Foundations of a translational health sciences doctoral program

Community member post by Gaetano R. Lotrecchiano and Paige L. McDonald

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Gaetano R. Lotrecchiano (biography)

How can doctoral studies be developed to include innovation in practice and research, as well as systems and complexity thinking, along with transdisciplinarity? This blog post is based on our work introducing a PhD in Translational Health Sciences at George Washington University in the USA.

Innovation in Practice and Research

We suggest that innovation in practice and research is achieved by the integration of knowledge in three key foundational disciplines:

  • translational research
  • collaboration sciences
  • implementation science (Lotrecchiano et al., 2016).

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Doing a transdisciplinary PhD? Four tips to convince the examiners about your data

Community member post by Jane Palmer, Dena Fam, Tanzi Smith and Jenny Kent

How can research writing best be crafted to present transdisciplinarity? How can doctoral candidates effectively communicate to examiners a clear understanding of ‘data’, what it is and how the thesis uses it convincingly?

The authors have all recently completed transdisciplinary doctorates in the field of sustainable futures and use this experience to highlight the challenges of crafting a convincing piece of research writing that also makes claims of transdisciplinarity (Palmer et al., 2018). We propose four strategies for working with data convincingly when undertaking transdisciplinary doctoral research.

1. Make the data visible and argue for the unique or special way in which the data will be used

Some of the comments received from our examiners reflected a sense of being provided with insufficient data, or that it was not convincing as data.

It is important that the nature of data for the purposes of the research is clearly defined, and presented in a way that demonstrates its value in the research process. Richer contextualization of the data can help to make clear its value. This can include drawing attention to the remoteness of the field location, the rare access gained to the participants, and/or the unusual or special qualities of the data that make an original contribution to knowledge.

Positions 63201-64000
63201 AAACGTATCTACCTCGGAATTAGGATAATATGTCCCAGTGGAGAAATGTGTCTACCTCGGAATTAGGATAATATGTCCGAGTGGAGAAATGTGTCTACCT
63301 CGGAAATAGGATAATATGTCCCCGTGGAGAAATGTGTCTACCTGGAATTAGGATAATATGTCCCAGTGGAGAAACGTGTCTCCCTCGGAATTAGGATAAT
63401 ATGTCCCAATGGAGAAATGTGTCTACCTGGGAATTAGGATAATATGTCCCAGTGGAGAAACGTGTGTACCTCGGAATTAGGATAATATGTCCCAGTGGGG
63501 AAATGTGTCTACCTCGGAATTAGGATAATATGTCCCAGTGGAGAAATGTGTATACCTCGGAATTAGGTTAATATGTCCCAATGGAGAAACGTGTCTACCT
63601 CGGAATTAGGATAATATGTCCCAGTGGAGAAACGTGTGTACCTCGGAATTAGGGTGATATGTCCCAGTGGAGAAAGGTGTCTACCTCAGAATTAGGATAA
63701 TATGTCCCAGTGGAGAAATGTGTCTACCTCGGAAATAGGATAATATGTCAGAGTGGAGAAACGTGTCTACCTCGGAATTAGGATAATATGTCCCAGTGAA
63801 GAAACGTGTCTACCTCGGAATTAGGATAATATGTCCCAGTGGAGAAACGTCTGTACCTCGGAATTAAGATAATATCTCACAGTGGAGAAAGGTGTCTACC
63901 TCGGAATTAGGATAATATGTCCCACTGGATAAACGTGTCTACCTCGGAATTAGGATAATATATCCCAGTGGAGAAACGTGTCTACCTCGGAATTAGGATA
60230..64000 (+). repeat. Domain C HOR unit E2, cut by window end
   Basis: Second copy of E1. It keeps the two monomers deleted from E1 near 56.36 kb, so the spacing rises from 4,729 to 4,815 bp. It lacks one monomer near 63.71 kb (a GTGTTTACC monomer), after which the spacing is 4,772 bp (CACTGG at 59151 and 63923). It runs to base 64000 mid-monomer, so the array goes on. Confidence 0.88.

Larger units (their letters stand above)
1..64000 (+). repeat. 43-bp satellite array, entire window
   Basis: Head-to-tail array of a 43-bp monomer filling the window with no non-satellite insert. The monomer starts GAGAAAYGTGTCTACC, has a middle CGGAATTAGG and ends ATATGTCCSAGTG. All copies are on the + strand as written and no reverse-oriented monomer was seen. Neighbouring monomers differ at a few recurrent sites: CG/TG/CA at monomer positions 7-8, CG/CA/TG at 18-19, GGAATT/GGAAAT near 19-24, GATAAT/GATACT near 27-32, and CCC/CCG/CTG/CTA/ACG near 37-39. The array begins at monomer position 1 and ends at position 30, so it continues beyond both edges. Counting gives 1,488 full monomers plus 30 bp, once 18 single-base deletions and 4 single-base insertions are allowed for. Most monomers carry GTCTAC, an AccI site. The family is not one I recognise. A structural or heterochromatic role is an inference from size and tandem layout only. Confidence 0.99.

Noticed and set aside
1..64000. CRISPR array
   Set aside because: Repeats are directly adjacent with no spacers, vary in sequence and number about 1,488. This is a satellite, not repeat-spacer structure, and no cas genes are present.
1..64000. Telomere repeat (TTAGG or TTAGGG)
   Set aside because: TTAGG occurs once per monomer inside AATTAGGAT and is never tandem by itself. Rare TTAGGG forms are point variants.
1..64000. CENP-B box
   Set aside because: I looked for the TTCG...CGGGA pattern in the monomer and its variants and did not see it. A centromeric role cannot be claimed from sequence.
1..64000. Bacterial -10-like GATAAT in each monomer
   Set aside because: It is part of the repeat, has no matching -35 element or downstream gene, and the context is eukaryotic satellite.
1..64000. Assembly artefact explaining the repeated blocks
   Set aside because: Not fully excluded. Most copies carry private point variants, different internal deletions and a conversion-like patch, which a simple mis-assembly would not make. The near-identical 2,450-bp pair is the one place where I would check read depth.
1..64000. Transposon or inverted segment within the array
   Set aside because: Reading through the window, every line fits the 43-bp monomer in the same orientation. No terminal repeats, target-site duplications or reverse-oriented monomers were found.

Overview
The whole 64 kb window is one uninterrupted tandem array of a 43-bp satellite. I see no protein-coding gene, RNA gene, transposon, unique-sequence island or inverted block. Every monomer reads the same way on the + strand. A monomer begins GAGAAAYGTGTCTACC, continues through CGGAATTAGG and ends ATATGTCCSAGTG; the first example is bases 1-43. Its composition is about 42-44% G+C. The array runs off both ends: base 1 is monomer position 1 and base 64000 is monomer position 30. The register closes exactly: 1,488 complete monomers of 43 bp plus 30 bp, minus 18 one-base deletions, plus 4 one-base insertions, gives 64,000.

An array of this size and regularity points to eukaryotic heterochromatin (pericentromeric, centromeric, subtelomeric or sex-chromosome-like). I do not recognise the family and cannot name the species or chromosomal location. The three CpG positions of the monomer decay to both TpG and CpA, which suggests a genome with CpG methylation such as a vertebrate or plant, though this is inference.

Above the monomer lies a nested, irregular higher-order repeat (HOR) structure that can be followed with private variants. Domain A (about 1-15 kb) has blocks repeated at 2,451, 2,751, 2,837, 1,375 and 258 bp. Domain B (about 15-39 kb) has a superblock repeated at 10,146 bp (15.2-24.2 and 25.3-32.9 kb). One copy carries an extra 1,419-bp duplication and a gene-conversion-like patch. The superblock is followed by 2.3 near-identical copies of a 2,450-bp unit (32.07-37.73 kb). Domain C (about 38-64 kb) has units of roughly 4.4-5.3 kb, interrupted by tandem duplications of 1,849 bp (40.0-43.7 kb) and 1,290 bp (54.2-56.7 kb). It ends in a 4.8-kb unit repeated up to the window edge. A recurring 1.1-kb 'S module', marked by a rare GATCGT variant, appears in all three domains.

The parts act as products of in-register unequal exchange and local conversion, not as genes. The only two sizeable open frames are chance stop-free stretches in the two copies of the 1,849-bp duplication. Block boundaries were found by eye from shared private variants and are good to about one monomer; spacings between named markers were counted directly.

In these and other cases, it may be important to explain how a particular kind of data can valuably inform an argument qualitatively without reference to minimum quantitative thresholds. This is particularly relevant where a transdisciplinary doctoral candidate is crossing between physical/natural science, humanities and social science disciplines.

2. Be creative and explore the possibilities enabled by a broad interpretation of ‘data’

The advantage conferred on the candidate in taking a transdisciplinary approach needs to be made evident to the examiners, especially where there may appear to have been an absorption of the ‘data’ in the wider synthesizing narratives that are typical of transdisciplinary writing.

Adopting more creative writing techniques may help the examiner both to see the data, and to see the research as valuable. Transdisciplinary doctoral candidates may, given the complex feat of communication this requires, find it useful to seek training in creative writing or science communication skills.

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Jane Palmer (biography)